The initial season by the cross country program at Southwestern Assemblies of God University came to an exciting close Saturday in Ohio.
Both the men’s and women’s teams qualified for a berth in the National Christian College Athletic Association’s 40th National Championship thanks to an impressive inaugural season.
There were 44 teams in the two men’s divisions, where SAGU finished 24th. There were 33 teams, including the Lions, in Division I.
The women’s squad was reduced to four members, primarily due to injuries. To earn points, teams must have five runners.
Cedarville University hosted the event at its Elvin R. King XC Course. The site location was dedicated in 2006, created amid 150 acres at the north end of the CU campus.
“The course was very slow this year and the weather was cold as well,” said SAGU head coach Jason Covarrubias about the weather, which was 51 degrees as the race started. “Our men competed shorthanded and that was evident in the final standings.”
The team was missing Waxahachie graduate Brad Beimler, who was serving as an Army Reservist.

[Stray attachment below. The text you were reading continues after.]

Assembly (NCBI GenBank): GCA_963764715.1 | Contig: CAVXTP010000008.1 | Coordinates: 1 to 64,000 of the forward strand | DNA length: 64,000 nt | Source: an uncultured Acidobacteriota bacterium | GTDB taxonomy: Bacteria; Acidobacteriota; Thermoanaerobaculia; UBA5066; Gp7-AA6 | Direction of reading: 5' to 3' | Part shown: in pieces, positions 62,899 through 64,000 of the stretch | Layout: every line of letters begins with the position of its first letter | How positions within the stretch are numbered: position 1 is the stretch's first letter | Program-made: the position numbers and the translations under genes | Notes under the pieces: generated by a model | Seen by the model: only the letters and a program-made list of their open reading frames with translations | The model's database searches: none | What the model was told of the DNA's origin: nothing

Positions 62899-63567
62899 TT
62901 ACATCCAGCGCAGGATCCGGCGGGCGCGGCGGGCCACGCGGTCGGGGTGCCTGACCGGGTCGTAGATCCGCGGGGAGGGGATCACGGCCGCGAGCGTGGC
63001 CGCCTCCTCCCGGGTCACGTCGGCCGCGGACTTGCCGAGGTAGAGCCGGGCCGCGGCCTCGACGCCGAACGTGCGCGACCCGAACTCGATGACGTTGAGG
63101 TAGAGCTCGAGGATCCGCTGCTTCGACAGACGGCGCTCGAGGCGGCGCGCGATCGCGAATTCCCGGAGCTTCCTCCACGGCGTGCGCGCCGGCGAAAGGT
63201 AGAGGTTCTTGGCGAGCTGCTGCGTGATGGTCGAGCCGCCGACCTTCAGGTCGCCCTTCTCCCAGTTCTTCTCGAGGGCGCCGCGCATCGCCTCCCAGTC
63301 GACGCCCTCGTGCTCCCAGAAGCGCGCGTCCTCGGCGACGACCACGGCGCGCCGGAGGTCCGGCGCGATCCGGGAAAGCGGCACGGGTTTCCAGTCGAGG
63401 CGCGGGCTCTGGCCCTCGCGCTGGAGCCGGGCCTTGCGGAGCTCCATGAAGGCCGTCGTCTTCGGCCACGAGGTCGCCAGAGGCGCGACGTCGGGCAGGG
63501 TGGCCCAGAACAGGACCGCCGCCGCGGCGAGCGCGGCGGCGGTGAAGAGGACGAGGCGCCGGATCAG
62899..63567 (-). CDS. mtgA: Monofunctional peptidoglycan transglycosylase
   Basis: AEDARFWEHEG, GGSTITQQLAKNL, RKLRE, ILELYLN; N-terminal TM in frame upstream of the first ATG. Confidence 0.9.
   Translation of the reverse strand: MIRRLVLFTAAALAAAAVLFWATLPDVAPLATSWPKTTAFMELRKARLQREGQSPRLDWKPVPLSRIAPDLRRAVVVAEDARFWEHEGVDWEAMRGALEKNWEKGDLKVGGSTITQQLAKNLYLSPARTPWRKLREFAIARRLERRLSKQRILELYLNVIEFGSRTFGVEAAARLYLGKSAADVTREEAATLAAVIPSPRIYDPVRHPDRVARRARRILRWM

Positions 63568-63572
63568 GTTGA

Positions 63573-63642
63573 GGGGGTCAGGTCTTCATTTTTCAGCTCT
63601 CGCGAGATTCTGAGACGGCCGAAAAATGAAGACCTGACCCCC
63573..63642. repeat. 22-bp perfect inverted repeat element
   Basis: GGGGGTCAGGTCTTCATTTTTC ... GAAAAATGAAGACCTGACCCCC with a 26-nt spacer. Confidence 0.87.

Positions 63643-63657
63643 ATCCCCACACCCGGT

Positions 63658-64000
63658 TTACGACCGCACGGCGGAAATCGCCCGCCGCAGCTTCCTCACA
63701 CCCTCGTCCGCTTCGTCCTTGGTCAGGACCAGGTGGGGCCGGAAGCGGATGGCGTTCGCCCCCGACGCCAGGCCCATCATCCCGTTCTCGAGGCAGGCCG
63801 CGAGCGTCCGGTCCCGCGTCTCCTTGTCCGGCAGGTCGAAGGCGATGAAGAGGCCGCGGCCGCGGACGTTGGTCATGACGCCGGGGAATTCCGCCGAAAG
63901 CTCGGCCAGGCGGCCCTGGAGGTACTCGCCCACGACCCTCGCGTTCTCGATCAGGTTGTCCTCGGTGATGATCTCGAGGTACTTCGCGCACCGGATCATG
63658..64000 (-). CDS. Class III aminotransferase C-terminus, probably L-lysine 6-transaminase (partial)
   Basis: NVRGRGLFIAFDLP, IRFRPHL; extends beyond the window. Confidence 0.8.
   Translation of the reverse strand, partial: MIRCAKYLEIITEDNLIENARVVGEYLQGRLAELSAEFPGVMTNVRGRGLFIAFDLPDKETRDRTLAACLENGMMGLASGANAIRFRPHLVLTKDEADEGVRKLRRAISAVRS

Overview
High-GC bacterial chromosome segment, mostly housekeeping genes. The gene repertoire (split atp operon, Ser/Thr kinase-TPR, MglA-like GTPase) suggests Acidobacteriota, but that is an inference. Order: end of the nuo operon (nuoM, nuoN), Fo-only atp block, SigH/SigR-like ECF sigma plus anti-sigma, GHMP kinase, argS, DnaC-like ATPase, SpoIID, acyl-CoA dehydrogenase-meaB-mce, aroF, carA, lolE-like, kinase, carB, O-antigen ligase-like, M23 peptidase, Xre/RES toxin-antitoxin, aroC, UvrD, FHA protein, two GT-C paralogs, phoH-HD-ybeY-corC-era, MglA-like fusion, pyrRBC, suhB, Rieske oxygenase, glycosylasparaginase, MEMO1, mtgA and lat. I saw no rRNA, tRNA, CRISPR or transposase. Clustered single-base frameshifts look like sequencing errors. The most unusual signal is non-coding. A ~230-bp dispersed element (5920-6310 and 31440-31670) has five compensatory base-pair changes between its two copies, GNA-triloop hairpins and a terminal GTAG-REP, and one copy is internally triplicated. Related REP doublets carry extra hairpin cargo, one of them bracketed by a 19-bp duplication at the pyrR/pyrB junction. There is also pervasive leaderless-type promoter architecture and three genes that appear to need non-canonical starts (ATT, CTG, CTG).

The upbeat Covarrubias spoke of the benefits of competing at such a venue.
“The experience of performing on the biggest stage was awesome. The all- freshman men’s squad grew up in their athletic career this weekend,” Covarrubias said. “We are looking to capitalize off this meet next year.”
SAGU’s top finisher in the 8K race, among 231 runners, was John Hillhouse. He came in at No. 109 with a time of 28:17.02.
Jose L. Campos was the next Lion to finish at 28:35.26.
Juan Rubio, 29:34.12, Nathaniel Gonzales, 30:58.31, and Luke Flattery, 32:13.30, completed SAGU’s maiden trip to Nationals.
The overall winner was Andrew Reidsma, from Trinity Christian College. The senior broke the tape at 25:13.36.
The winning team was Azusa Pacific University, followed by Roberts Wesleyan College and Arizona Christian University. A year ago, Covarrubias led the men’s team from Arlington Baptist College to the NCCAA Division II championship in their first year of existence.
“They gained the knowledge of how it feels to run on a big stage with some of the nation’s top runners,” the coach said of his runners. “The NCCAA National Championships will serve as a learning curve in both our training regimen and our (future) racing strategies.”
Standing by his belief that “no race is a bad race,” Covarrubias, a glass half-full kind of motivator, concluded.
“We can always take (learn) something with us every time the starter pistol is fired. It was a good finish to a great inaugural season,” Covarrubias said. “We are no longer all freshmen. We now have a solid year under our belts.”